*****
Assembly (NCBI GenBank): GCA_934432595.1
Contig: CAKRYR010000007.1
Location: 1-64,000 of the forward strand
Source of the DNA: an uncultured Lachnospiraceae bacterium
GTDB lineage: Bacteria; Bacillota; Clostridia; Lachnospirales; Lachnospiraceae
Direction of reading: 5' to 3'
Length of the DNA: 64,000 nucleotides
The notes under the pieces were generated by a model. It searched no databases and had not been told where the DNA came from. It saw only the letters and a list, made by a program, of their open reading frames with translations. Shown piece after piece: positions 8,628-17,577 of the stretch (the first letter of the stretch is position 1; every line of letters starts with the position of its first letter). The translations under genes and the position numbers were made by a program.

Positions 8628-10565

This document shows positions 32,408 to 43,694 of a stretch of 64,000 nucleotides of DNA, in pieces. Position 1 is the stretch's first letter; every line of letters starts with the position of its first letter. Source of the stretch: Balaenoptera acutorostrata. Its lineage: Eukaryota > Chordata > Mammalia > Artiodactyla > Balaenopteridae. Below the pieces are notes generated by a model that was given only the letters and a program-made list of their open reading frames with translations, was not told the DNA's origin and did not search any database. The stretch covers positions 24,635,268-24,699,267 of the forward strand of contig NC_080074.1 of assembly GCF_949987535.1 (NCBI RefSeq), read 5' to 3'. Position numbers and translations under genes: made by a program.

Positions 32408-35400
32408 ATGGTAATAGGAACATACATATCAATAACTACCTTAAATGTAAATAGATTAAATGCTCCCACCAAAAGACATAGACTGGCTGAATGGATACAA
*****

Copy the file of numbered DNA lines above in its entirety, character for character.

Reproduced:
Assembly (NCBI GenBank): GCA_934432595.1
Contig: CAKRYR010000007.1
Location: 1-64,000 of the forward strand
Source of the DNA: an uncultured Lachnospiraceae bacterium
GTDB lineage: Bacteria; Bacillota; Clostridia; Lachnospirales; Lachnospiraceae
Direction of reading: 5' to 3'
Length of the DNA: 64,000 nucleotides
The notes under the pieces were generated by a model. It searched no databases and had not been told where the DNA came from. It saw only the letters and a list, made by a program, of their open reading frames with translations. Shown piece after piece: positions 8,628-17,577 of the stretch (the first letter of the stretch is position 1; every line of letters starts with the position of its first letter). The translations under genes and the position numbers were made by a program.

Positions 8628-10565

This document shows positions 32,408 to 43,694 of a stretch of 64,000 nucleotides of DNA, in pieces. Position 1 is the stretch's first letter; every line of letters starts with the position of its first letter. Source of the stretch: Balaenoptera acutorostrata. Its lineage: Eukaryota > Chordata > Mammalia > Artiodactyla > Balaenopteridae. Below the pieces are notes generated by a model that was given only the letters and a program-made list of their open reading frames with translations, was not told the DNA's origin and did not search any database. The stretch covers positions 24,635,268-24,699,267 of the forward strand of contig NC_080074.1 of assembly GCF_949987535.1 (NCBI RefSeq), read 5' to 3'. Position numbers and translations under genes: made by a program.

Positions 32408-35400
32408 ATGGTAATAGGAACATACATATCAATAACTACCTTAAATGTAAATAGATTAAATGCTCCCACCAAAAGACATAGACTGGCTGAATGGATACAA